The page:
An 18-year-old boy with spastic triplegic cerebral palsy was not able to stand or walk without support (GMF Score: Level-4) and even not able to hold things with his right hand. He had undergone orthopedic surgeries previously twice in both the lower limbs and right upper limb. He also underwent static magnetic field (SMF) of median nerve for pronator and wrist flexor spasticity in right upper limb. Single Event Multilevel Orthopedic Surgeries (SEMLOS) were performed in both the lower limbs and in right upper limb with derotational osteotomy on right proximal femur and fixation with DHS. On complete reassessment 1 month after the surgery it was found that he also had lots of trouble in sensory feedback. He was given first sensory integration followed by other therapeutic exercises. Now, he is fully independent and is able to walk with elbow crutches as well as two stick support for a long distance (GMF Score- level 3). Grip as well as release of fingers in right hand have also improved.
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Cerebral palsy field indeed needs scientific deeds
AK Purohit
January-June 2015, 1(1):1-3
  2,942 15 -
Participation restrictions in a teenager with down syndrome: A nine year follow up case study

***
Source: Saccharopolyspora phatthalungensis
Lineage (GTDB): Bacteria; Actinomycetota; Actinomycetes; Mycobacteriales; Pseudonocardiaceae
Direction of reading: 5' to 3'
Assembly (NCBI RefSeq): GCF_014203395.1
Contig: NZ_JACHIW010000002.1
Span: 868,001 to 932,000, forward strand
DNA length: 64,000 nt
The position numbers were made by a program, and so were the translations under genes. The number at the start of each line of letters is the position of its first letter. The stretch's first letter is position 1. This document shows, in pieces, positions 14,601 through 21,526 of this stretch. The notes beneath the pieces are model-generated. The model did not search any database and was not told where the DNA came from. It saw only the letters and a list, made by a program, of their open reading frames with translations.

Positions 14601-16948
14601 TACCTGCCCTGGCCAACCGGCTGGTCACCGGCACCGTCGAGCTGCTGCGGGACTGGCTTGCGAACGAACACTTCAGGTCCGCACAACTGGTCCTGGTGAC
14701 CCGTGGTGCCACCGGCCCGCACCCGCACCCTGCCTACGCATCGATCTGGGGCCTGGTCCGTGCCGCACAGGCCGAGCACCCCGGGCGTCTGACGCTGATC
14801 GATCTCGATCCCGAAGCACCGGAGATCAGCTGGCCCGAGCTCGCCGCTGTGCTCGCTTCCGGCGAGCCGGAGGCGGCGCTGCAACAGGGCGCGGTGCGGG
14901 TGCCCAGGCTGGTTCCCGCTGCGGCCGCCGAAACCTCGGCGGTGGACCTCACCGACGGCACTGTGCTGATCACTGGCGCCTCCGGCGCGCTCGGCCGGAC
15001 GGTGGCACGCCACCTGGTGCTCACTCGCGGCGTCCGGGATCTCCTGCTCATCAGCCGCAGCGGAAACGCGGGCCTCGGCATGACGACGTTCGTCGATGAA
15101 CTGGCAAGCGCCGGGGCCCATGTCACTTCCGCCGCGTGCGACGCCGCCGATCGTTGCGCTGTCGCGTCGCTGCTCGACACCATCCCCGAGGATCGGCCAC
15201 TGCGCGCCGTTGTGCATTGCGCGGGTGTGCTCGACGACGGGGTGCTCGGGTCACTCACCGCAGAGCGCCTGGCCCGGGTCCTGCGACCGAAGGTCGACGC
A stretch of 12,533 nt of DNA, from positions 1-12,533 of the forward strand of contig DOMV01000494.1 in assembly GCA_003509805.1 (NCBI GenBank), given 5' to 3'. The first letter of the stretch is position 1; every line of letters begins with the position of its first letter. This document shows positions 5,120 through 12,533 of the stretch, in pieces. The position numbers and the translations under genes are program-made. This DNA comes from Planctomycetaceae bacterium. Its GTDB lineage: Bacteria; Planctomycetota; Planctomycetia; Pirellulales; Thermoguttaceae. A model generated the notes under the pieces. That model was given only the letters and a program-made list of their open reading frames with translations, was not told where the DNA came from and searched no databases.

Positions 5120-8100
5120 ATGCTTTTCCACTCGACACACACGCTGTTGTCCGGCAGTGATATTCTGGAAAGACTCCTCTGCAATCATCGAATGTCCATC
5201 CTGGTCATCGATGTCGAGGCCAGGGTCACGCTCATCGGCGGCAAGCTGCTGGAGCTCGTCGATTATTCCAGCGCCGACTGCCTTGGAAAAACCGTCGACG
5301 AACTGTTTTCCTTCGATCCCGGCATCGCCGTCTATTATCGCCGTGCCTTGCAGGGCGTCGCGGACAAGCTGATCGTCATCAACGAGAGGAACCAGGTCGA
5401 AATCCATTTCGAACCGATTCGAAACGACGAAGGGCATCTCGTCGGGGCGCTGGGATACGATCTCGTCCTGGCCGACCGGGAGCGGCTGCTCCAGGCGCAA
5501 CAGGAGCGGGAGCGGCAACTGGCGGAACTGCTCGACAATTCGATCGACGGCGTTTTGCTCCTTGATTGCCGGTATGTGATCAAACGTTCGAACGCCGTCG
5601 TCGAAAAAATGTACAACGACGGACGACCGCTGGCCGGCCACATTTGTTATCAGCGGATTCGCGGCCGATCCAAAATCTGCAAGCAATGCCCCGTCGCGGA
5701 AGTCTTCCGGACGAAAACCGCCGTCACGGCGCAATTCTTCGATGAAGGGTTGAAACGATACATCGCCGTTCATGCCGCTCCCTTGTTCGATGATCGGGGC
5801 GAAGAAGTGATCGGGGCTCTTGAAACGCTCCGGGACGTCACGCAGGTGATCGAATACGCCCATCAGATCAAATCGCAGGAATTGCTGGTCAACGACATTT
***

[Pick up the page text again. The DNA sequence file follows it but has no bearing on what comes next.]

Asha Chitnis, Reena Mody, Gajanan Vithalrao Bhalerao, Sujata Noronha, Madhavi Kelapure, Kruti Shah
January-June 2015, 1(1):49-53
This is a case report of Aadyant, a child with Down syndrome, [1] across his life so far from age 8-17 years. Although Aadyant (name changed) had a sound immediate postnatal period, he was diagnosed with Down syndrome at birth. He suffered from convulsions at the age of 6 months. He had subluxation of the right hip joint. Sensory motor cognitive developmental therapies with perseverance and participation by the family do improve the condition of the person.
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Acquired cryptorchidism with spastic cerebral palsy
Ibrahim Aliyu
January-June 2015, 1(1):42-44
Cryptorchidism may have significant impact on the psycho-social wellbeing of a child that if not detected could result in low self-esteem and poor scholastic achievement. It may be congenital or acquired; in acquired cryptorchidism the testes would have descended into the scrotum and then subsequently ascended into the inguinal canal or abdomen. Although congenital cryptorchidism is commonly associated with prematurity and diseases such as prune-belly syndrome, Smith-Lemli-Opitz syndrome, Laurence-Moon-Biedl syndromes; acquired cryptorchidism (unlike retractile testes) is rare. Therefore, the case of an 11-year-old boy with acquired cryptorchidism associated with spastic cerebral palsy, which was omitted, is reported. This affected his relationship with his peers and also resulted in poor school attendance.
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Developmental disability in the 21 st century: New ideas for a new millennium
Peter Rosenbaum
January-June 2015, 1(1):4-8